Frank Stella on the Colorado road trip that inspired his Copper Paintings
If You Go …
Who: Frank Stella, in conversation with Jeffrey Grove
Where: Anderson Ranch Arts Center
When: Thursday, July 16, 12:30 p.m.
More info: The event is sold out.
In the summer of 1957 — before he was crowned a seminal American artist, before his quip “What you see is what you see” became a credo for a generation of minimalist painters, before he became the youngest person honored with a retrospective at the Museum of Modern Art — before all that, a 21-year-old Frank Stella took a road trip through Colorado.
It was the summer before his final year at Princeton University, after which he would move to New York and begin his groundbreaking career. He and a friend, who was living in Colorado Springs, took a Kerouac-inspired sojourn through mountain towns such as Ouray, Pagosa Springs and Telluride. The trip soon made its way into Stella’s work, in his Copper Paintings series, each one named after a town they visited.
Stella, as was a signature of his early work, used common materials and remaindered paints. In this case it was a cheap copper paint that he’d used to coat the bottom of his father’s fishing boats in his native Massachusetts.
“It’s very metallic,” Stella said recently from his home in New York. “And copper, to me, is Colorado — the mining and all of that kind of stuff.”
The mountain landscape inspired the odd shapes of the Copper series — first exhibited publicly at Galerie Lawrence in Paris in 1961 — none of which were made on traditional square or rectangle canvases. His “Creede” paintings are made on canvases of right angles, inspired by the way the town is cut into the mountainside. Irregularly shaped canvas remained a part of Stella’s practice for decades.
“It seemed to fit in with the geometry I was working with,” Stella said.
“Telluride” is a big copper “T.” “Ouray” is fashioned as a cross, inspired by the legends of preachers crossing the mountains in winter 1877 to bring religion to the godless mining town.
“It was not a lot of time, but it was intense,” Stella said of the road trip. “It was a strong impression. It was the first time I was in the mountains. I come from the East Coast, so it was a dramatic experience when I was young.”
Stella hasn’t spent much time in Colorado since then, but this week he is in Snowmass Village — which wasn’t incorporated as a town until two decades after Stella’s Copper Paintings travels. The Anderson Ranch Arts Center is honoring the painter with its annual National Artist Award. He will speak at the ranch today.
When he graduated the summer after his Rocky Mountain road trip, Stella moved to Manhattan and immersed himself in the downtown scene alongside Willem de Kooning, Franz Kline, Jackson Pollock, Barnett Newman and other iconoclastic New York painters of the day.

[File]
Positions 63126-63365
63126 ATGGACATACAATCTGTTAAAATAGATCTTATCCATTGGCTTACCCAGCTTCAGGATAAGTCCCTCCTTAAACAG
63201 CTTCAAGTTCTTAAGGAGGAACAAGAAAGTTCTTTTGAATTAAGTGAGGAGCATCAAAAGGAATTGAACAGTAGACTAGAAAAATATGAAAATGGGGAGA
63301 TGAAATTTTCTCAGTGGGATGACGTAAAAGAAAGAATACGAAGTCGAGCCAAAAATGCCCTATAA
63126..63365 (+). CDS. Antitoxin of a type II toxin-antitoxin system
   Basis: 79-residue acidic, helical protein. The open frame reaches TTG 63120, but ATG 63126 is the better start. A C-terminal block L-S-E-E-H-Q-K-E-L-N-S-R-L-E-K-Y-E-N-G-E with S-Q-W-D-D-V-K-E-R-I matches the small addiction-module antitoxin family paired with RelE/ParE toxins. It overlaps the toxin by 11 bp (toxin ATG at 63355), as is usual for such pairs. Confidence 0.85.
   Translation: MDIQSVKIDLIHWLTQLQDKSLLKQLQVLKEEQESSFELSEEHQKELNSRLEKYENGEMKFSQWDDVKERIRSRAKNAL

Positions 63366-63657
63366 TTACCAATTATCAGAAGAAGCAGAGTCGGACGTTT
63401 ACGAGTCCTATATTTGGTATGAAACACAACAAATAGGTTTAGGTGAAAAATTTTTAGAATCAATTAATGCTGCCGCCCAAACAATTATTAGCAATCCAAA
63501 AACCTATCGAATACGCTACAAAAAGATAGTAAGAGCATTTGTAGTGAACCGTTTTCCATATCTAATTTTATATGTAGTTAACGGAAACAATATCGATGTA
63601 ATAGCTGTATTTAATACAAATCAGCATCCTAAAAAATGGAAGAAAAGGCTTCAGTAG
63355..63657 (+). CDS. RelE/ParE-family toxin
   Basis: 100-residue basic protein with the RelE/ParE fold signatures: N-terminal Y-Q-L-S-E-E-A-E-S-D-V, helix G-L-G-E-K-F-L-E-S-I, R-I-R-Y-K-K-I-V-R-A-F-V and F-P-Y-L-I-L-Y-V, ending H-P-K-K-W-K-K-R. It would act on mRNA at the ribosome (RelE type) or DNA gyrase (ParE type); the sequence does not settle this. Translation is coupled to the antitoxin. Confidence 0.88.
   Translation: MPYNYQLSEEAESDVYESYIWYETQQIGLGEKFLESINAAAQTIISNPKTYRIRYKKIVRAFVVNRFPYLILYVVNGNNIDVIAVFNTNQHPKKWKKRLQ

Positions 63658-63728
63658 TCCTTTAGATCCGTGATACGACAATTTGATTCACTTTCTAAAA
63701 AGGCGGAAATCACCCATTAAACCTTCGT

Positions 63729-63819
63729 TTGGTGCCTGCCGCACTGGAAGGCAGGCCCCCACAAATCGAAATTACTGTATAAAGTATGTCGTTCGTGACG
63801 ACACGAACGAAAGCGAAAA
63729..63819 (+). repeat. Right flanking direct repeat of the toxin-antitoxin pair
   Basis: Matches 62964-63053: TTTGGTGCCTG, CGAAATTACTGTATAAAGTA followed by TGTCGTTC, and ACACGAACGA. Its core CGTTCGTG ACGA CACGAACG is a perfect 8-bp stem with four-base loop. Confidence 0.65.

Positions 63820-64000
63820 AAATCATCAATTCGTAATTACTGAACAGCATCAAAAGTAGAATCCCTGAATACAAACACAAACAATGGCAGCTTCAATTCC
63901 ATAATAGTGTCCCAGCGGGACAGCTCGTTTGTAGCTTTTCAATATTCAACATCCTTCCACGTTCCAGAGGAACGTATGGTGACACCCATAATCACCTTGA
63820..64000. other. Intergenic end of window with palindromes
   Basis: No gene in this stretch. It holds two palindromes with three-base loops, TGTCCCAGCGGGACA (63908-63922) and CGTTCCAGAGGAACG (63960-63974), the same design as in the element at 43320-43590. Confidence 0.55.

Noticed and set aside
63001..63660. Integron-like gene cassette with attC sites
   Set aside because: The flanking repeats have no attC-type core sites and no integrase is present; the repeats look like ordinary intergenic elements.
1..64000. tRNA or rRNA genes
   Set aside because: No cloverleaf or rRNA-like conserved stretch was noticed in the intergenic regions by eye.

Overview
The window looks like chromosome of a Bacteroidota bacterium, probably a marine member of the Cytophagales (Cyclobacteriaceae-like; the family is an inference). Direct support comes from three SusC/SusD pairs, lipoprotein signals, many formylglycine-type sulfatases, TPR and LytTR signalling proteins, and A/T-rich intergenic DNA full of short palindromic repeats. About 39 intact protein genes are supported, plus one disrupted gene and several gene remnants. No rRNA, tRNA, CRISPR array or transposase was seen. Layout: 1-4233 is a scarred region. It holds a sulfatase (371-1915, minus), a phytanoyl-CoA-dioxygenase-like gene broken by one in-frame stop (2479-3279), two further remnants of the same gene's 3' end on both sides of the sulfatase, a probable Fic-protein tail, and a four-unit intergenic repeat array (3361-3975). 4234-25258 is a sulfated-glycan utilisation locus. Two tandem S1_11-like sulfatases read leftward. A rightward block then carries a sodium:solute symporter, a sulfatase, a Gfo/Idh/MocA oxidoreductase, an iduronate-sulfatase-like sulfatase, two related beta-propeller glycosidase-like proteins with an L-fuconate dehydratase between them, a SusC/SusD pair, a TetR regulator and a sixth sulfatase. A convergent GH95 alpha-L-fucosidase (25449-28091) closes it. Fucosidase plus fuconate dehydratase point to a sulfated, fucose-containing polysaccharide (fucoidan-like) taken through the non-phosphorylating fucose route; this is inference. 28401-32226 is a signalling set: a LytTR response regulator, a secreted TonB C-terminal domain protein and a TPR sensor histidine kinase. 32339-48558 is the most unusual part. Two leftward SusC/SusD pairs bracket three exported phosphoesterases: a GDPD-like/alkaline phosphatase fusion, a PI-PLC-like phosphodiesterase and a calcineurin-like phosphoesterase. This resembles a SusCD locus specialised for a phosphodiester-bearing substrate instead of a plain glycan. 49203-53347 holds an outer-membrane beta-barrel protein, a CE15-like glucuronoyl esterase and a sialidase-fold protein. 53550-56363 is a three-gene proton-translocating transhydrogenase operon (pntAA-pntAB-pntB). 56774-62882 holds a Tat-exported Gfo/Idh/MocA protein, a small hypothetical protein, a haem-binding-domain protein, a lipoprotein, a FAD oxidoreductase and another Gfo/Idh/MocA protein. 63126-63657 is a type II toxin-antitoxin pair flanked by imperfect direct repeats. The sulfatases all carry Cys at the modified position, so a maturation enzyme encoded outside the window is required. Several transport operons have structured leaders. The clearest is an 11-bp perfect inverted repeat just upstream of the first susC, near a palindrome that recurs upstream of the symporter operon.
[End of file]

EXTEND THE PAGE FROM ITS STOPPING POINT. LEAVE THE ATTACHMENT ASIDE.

“All the painting I admired was being made there, and it was still new, it was still fresh,” he said. “You could go to the galleries and see what Kline was doing or whoever and it was free. All you had to do was support yourself and the art was happening all around you and you could go see what was going on. You were in it. Amazing, now that I think about it.”
The success of Stella’s minimalist, monochromatic aesthetic of the late 1950s and early ’60s has evolved constantly in the decades since, moving into a wildly expanded palette of color and materials. His work in recent years has been on massive, architectural installations, and he has been the subject of major retrospectives at the Metropolitan Museum of Art (2007) and Kunstmuseum in Germany (2012). His “Die Fahne Hoch!” — from his Black Paintings series — is included in the new Whitney Museum of American Art’s monumental opening show in downtown Manhattan.
This week, Stella will be addressing artists working at Anderson Ranch, many of whom are working in the new frontier of art, where digital scanners, fabricators and 3-D printers are doing much of what the artist’s hand once did.
“I was stunned when I looked at the program,” he said of Anderson Ranch. “It’s quite sophisticated. They’re offering all the things that, fortunately, I won’t have to do in the digital future.”
Despite his self-deprecating comments, Stella, at 79, is embracing new technology, collaborating with engineers and using 3-D printers to make things that the hand can’t, incorporating elements such as 3D-printed bubbles, for instance. He’s unconcerned about technology disconnecting the artist’s hand from the artist’s work.
“I can’t be sentimental about it,” he said. “Who knows what the hand actually means and when it meant something. A lot of the great art of the past, those were multiple hands. You don’t know who did what and what apprentices did.”
An artist’s ideas and imagination, of course, have always been the essential tools of the trade. Stella, the son of a physician, whose wife and two of his children also are medical professionals, noted the unique position of artists, where education and technical proficiency doesn’t necessarily translate into greatness.
“You don’t want to go to a doctor who is self-taught,” he said. “The education process that’s available to artists, on the technical level, maybe it has something to offer. But you have to bring something to it to make it work.”
That “something” can come from anywhere — from looking at other art, reading “Moby-Dick,” or from a road trip through Colorado.
“I mean, I look,” he said. “I like to think that I look as everyone else does. But people probably don’t pay as much attention to the things that catch my eye. I’m looking for something that’s related to what I working on that’s not working out. So I’m always looking and I don’t know where I’m going to find it.”
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